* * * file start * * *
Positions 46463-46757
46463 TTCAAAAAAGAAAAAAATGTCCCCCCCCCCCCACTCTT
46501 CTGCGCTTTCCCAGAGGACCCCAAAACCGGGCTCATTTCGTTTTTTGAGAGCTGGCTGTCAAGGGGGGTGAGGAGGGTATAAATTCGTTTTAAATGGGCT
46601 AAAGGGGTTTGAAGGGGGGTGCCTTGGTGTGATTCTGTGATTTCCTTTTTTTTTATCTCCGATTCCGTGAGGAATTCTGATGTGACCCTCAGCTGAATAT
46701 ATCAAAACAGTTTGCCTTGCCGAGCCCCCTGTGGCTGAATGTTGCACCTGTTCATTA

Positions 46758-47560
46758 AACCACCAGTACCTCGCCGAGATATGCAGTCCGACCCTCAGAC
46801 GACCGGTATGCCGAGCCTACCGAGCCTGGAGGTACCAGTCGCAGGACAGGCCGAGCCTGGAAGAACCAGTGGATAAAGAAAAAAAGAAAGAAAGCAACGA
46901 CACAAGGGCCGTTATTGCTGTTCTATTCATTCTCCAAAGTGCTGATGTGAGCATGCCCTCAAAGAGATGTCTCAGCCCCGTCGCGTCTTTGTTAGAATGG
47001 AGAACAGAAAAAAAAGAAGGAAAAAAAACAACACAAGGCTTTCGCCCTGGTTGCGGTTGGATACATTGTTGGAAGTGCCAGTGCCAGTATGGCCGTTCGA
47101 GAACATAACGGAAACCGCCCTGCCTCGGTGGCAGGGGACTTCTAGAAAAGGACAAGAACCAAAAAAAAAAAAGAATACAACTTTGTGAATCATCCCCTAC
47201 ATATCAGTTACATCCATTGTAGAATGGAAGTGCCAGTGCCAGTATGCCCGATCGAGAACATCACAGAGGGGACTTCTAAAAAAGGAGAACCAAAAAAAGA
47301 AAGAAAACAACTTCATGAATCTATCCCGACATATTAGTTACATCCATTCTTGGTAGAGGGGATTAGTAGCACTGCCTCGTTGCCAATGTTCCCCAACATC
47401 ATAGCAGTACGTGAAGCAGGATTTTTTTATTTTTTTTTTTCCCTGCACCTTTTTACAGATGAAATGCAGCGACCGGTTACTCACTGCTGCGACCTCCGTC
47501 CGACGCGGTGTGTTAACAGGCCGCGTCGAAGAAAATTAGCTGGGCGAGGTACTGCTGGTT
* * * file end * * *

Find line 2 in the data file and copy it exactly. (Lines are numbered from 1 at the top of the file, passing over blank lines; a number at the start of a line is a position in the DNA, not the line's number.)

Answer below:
46463 TTCAAAAAAGAAAAAAATGTCCCCCCCCCCCCACTCTT